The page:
The mandate of Heritage Malta is much broader than that of its predecessor, the venerable Museums Department. Again, from the Heritage Malta website, "Following the recognition of four key aspects of the national cultural heritage, namely management conservation, interpretation and marketing, Heritage Malta bases all its activities bearing in mind that all our national museums and sites have an important role to play in education, learning, access and the generation of revenue to be reinvested in the heritage sector." "Although we're a new organization," comments Caruana, "we have a hundred years of history, to give us a solid foundation, but it gives us a lot of challenges as well."
To some, Caruana might seem an unlikely choice to lead Heritage Malta, since she came to the job with a background in business, not in archaeology, restoration, natural history, or the like. "I think we all have to be humble enough to know where our strength and where our weaknesses are," she comments. "Obviously my weakness is, I'm not knowledgeable about the sector. I believe in respecting people's expertise and making sure that people who know what they're saying can be allowed to speak up. So that's one thing that rings true, in manufacturing, banking, or anything, you know? If you don't bring the team together and respect the development of the team, there's nothing you can do."
The newly founded agency was put in charge of a portfolio of museums and archaeological and other sites. Among the former were the National Museum of Archaeology, the Inquisitor's Palace, the Museum of Fine Arts, National War Museum, and National Museum of Natural History (all on Malta) and the Museum of Archaeology, Natural Science Museum, Old Prison, and The Armoury (on Gozo). The latter include Ghar Dalam Cave, several Neolithic temple and mortuary complexes, a number of Roman and early Christian sites, and even a traditional windmill. Heritage Malta was also immediately faced with several large projects, such as the moving of its offices from the National Museum of Archaeology to new digs on Valletta's Merchants Street, to a comprehensive upgrade of conservation and facilities at the Tarxien megalithic temple complex, to a complete revamp of the "Roman Villa" museum.
The old headquarters was in upper level rooms of the National Museum of Archaeology, which occupies the Auberge de Provence, the residence of the Knights who came from Provence. Heritage Malta's new abode is in the Old University Buildings in Merchants Street. Originally built beginning in 1595 as a Jesuit college, the structure was extensively remodeled in 1647 after a nearby powder magazine exploded. When the Jesuits were expelled in 1768, the college continued as the Public University of General Studies. It was closed by Napoleon in 1798. Since then it was used for a variety of functions, from a secondary school to the Air Raid Precautions Centre for the Valletta district in WWII. The newly restored building was inaugurated as Heritage Malta's home base in September 2003.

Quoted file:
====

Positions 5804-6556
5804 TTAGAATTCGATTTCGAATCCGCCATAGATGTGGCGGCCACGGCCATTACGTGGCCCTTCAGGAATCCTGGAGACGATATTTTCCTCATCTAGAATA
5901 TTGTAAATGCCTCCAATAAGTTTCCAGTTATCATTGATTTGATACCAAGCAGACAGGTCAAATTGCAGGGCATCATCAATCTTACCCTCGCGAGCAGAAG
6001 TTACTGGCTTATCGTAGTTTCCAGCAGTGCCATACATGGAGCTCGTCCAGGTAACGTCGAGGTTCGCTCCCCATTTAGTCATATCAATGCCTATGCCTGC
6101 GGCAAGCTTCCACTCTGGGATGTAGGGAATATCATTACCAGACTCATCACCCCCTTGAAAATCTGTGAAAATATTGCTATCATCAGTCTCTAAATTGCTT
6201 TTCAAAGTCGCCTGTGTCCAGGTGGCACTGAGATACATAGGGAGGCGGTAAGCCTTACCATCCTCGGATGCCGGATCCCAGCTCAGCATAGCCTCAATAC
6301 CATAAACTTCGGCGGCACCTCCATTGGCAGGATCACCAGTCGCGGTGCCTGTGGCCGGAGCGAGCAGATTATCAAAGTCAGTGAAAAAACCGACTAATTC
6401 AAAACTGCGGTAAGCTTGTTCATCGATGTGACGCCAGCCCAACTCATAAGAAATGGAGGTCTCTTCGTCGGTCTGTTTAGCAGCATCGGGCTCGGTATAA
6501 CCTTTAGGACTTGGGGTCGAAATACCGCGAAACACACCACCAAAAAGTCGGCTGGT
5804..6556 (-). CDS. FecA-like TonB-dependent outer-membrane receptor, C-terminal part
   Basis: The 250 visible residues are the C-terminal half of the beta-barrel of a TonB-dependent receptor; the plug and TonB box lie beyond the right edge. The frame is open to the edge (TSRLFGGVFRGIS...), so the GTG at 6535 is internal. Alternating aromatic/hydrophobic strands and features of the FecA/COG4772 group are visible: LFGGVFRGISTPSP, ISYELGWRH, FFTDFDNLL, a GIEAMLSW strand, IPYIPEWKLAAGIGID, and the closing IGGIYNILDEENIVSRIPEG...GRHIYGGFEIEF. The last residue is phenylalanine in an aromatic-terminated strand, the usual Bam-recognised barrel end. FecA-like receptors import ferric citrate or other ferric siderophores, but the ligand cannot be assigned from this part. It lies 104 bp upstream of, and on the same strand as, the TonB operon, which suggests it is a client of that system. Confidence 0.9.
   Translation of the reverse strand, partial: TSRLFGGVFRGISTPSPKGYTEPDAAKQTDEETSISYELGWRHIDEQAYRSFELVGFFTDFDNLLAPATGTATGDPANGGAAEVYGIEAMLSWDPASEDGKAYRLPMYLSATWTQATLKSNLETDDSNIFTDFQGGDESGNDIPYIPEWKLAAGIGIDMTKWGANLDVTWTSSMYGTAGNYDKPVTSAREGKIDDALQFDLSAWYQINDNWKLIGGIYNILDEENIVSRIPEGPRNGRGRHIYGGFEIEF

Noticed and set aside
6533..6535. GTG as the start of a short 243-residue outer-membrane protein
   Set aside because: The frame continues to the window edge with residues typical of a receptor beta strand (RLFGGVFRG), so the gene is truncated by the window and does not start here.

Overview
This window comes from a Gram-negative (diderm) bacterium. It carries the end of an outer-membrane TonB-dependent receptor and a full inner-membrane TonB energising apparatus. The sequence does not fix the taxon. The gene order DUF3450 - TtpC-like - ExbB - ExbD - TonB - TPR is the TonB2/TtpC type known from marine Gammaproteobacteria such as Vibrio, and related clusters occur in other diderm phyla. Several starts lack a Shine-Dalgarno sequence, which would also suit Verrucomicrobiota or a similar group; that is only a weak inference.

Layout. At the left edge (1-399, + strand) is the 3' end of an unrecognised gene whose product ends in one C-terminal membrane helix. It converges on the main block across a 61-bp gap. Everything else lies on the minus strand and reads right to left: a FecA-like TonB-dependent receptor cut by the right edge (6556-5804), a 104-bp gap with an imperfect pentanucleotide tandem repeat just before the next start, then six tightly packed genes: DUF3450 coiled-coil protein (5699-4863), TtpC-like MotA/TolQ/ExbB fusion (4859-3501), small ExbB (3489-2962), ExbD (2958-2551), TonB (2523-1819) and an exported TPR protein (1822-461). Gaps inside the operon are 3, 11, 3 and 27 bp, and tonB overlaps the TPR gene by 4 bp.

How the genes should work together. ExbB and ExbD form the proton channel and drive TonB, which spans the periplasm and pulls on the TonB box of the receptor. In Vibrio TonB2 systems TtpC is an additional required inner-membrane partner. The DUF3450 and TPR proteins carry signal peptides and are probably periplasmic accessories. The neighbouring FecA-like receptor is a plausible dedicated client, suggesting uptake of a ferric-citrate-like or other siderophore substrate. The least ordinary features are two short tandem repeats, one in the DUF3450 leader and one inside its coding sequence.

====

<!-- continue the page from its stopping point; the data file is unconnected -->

A comprehensive plan to preserve the Tarxien site, a group of four megalithic temples, and improve that visitor's center there was undertaken with funding from the Bank of Valletta. Today, busloads of tourists overwhelm the small visitor's center, and the ruins, exposed to the elements, are deteriorating. The project's objectives are simple: preserve the monument for future generations, make it more accessible to a range of audiences, and enhance the surrounding urban residential neighborhood. The expanded visitor center envisaged in the proposal includes more exhibition space, plus a cafeteria, gift shop, activity center for kids, and offices. And then there's the shelter over the temples. The Tarxien proposal contemplates installation of a protective shelter for the main part of the site, covering an area of about 100 by 170 feet. Of course it has to protect the site, but at the same time it must have the fewest possible number of supports so as not to damage the site, impede pathways through it or interfere with visibility.
Another important project is the complete refurbishment and refocusing of what had been called Roman Villa and Museum of Roman Antiquities. Excavated in 1881, the site--a Roman domus (house) near Mdina--featured polychrome mosaics with geometric and figurative designs and sculptures. As a museum, the re-created Roman house left much to be desired. "Dim, dark, very oppressive. It was very 1880s, very Victorian," says Depasquale. The project includes the conservation of the site and the development of the archeological ruins behind, she notes, adding that "we cannot really touch the building, it's actually a historic building itself. Although it is a reconstruction, although it may not be true to what they were in the past, but it is still something which is part of our history and we should be very proud of it, the way it actually has been developed, in the 1920s." But the museum had become a mix of exhibits, with assorted domestic, funerary, and agricultural artifacts and displays. The revamped Roman Domus will focus solely on domestic themes. In the future, other themes will be developed at other sites, for example, at the Roman agricultural villa at San Pawl Milqi.